Baltimore, MD (PRWEB) May 23, 2013
Can economic incentives such as gift cards, T-shirts, and time off from work motivate members of the public to increase their donations of blood?
A team of researchers including Johns Hopkins Carey Business School Assistant Professor Mario Macis says the answer is an emphatic yes. Pointing to a large body of recent research that supports their argument, the three economists write in the May 24, 2013, issue of Science that the World Health Organization and national blood collection agencies should reconsider their opposition to economic incentives for much-needed donations of blood.
Macis and his colleagues -- Nicola Lacetera of the University of Toronto and Robert Slonim of the University of Sydney – state that such opposition has been based on uncontrolled studies using non-random samples. These and other tests typically have suggested that economic incentives can decrease intrinsic motivations to donate and can attract blood donations of dubious quality.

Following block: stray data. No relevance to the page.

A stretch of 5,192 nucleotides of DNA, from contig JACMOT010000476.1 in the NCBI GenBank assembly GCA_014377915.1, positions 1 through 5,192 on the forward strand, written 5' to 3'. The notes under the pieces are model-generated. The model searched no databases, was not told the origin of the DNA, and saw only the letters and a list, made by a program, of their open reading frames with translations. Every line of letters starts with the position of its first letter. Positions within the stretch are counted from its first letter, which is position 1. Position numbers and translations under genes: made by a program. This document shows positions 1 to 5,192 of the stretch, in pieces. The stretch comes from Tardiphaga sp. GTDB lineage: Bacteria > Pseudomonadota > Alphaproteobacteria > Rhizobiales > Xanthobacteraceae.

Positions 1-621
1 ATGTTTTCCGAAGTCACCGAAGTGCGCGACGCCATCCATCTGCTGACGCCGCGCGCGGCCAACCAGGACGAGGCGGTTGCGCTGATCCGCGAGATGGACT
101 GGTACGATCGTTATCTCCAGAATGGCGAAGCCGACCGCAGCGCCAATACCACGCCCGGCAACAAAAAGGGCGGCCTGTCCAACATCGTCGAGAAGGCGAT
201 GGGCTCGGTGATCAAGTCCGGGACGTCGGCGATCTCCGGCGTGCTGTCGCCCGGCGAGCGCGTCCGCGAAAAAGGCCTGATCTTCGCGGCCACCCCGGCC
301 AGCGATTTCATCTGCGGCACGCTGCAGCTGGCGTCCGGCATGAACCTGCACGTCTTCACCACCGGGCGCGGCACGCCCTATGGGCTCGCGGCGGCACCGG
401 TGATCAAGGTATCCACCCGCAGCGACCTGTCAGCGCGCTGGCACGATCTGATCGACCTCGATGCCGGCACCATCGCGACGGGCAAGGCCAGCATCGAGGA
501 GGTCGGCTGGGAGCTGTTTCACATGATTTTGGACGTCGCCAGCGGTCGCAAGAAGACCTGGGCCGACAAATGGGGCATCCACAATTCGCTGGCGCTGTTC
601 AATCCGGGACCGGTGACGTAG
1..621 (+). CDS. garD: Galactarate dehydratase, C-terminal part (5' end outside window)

But now field-based evidence from large, representative samples are available, the authors write, and the results clearly refute the previous findings. They cite the work of other researchers, as well as their own extensive work in this area. In one of their studies, the three authors examined individual data from nearly 100,000 donors at 72 American Red Cross blood drives in northern Ohio from September 2009 through August 2010. Gift cards were offered at half of the blood-drive sites; no incentives were provided at the other sites, which served as controls for the study.
They found that an advertised offer of a $5 gift card increased the likelihood of giving among people with a history of donating by 26 percent; a $10 gift card produced a 52 percent rise; and a $15 card caused an uptick of 72 percent.
The offer of gift cards even caused
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